7. Letting Your Finances Affect Your Family

According to Pew Research Center studies, there is a strong correlation between parents’ perceived financial well-being and their personal assessments of how they’re doing raising their children. Some 56 percent of parents who describe their household financial situation as comfortable say they are doing a very good job as a parent. Parents who say they live comfortably and within their means consistently give themselves higher ratings than parents who feel pressed financially. Twenty-one percent of fathers who have trouble meeting their expenses say they are doing only a fair or poor job as a parent. Avoid the financial stress by creating a monthly budget and sticking to it.

8. Keeping Stagnant Expectations for Family Dynamics

Pew’s survey found that parents who only have children under age 6 are more likely to say that parenting is enjoyable and rewarding than parents with older children. Six-in-ten parents whose oldest (or only) child is younger than six say being a parent is rewarding all of the time—as opposed to 50 percent of those whose oldest child is 13 to 17 agreeing. Realize that your role as a parent is as dynamic as your children’s growth. Be prepared to allow your role as a father to evolve from nurturing caretaker to teacher to limit-setter as your child gets older. That way, your expectations for parenting match your child’s needs.

9. Feeling Rushed

Most parents today say that they feel rushed at least some of the time. In fact, 31 percent say they always feel rushed, even to do the things they have to do. Additionally, 53 percent say they sometimes feel rushed. But even with all of the to-dos, chores, and responsibilities, the most important thing you can accomplish for your child is giving them time to learn and grow. Dr. Laura Markham has found that rushing yourself—and your kids—can negatively impact brain development, increase stress hormones, overstimulate them, habituate them into a too-busy life, and create a chronic feeling of incompleteness. So remember sometimes that it’s okay to add to the to-do list and just chill.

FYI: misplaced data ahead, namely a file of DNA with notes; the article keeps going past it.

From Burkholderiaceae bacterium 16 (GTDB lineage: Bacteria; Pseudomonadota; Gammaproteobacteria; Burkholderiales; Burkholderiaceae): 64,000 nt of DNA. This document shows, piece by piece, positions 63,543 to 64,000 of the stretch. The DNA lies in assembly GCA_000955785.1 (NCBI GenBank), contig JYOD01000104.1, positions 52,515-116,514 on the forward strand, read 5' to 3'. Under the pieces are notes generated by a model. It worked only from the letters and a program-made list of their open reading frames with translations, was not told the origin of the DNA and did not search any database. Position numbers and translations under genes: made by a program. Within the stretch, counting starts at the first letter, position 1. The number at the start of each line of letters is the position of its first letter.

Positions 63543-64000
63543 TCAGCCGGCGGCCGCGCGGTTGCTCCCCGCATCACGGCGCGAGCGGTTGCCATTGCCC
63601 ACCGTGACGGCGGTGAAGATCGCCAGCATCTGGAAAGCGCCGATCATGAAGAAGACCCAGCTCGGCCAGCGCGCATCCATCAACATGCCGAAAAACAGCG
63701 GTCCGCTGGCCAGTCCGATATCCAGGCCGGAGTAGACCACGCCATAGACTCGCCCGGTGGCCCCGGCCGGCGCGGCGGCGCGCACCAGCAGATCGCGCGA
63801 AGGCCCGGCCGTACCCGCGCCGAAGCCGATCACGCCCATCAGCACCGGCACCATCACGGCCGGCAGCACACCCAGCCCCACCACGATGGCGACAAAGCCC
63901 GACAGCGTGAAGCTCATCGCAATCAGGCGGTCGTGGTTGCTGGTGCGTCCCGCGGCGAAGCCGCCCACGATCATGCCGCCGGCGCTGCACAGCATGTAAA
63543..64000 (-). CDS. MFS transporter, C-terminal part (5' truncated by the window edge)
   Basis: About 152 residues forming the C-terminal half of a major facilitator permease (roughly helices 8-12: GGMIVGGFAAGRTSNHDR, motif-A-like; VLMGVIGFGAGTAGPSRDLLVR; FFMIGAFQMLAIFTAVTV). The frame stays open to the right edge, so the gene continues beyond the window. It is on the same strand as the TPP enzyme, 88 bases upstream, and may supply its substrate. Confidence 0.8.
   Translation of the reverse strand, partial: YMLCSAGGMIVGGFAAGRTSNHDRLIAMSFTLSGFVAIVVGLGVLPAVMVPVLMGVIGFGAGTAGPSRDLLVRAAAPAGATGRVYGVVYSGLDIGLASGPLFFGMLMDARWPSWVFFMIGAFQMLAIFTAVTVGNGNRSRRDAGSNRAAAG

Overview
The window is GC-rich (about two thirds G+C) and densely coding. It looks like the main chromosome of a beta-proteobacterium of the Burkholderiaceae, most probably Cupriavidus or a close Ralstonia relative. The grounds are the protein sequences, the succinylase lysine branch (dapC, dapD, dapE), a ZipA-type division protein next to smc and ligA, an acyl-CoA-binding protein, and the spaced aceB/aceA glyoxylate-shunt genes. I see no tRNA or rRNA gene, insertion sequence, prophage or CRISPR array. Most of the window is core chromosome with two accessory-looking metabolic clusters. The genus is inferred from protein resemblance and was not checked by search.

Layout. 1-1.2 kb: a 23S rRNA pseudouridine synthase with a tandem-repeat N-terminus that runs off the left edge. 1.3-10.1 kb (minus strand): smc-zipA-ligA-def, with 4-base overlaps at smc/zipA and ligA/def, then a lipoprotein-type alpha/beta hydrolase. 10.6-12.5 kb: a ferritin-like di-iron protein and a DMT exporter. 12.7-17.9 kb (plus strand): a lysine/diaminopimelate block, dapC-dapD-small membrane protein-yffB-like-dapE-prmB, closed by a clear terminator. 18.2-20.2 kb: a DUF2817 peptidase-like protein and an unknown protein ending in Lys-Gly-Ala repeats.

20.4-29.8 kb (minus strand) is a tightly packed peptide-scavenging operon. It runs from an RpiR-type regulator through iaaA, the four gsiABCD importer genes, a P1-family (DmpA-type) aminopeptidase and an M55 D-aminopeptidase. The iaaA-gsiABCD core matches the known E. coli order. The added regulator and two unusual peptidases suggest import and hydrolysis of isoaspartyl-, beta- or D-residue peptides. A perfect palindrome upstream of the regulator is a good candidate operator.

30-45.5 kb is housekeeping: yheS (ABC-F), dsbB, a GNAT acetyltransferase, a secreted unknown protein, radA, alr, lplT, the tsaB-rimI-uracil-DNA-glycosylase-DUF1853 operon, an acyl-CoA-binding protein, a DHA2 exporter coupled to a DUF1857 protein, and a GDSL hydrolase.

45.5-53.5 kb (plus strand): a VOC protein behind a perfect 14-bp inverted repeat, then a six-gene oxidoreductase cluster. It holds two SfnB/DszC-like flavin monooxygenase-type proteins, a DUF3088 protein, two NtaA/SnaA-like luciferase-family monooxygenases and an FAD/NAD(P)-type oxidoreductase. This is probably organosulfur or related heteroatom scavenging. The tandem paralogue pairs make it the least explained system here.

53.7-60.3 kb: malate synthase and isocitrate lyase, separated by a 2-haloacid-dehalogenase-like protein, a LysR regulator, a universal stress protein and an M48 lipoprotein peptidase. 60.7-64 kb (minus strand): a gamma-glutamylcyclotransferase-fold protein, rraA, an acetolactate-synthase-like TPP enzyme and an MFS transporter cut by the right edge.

10. Not Spending Enough Time with the Kiddos

Only 50 percent of fathers say they spend the right amount of time with their kids—but spending quality time with children is the first vital step to successful parenting, according to multiple studies. Adolescents who believe they matter to their families are less likely to threaten or engage in violence against family members, according to a study published in the Journal of Family Issues, led by Brown University sociologist Gregory Elliott. They are also more likely to feel more self-worth and feel more successful. Schedule in time with your kids just like you would schedule a meeting or an event. It’s that important.

11. Not Using Parenting Resources

Fewer than one-in-ten (7 percent) of fathers say they often turn to parenting websites, books, or magazines for advice on how to raise their children. But with a vast network and bottomless amount of research and information at your hands, why not use it? According to a study published in the journal BMC Family Practice parents who use online information and support report several benefits, including: the possibility to reach out to a wider audience, increasing access to organizations without an increase in costs, the ability to remain anonymous in their contacts with professionals, and the need for information can be effectively met around the clock.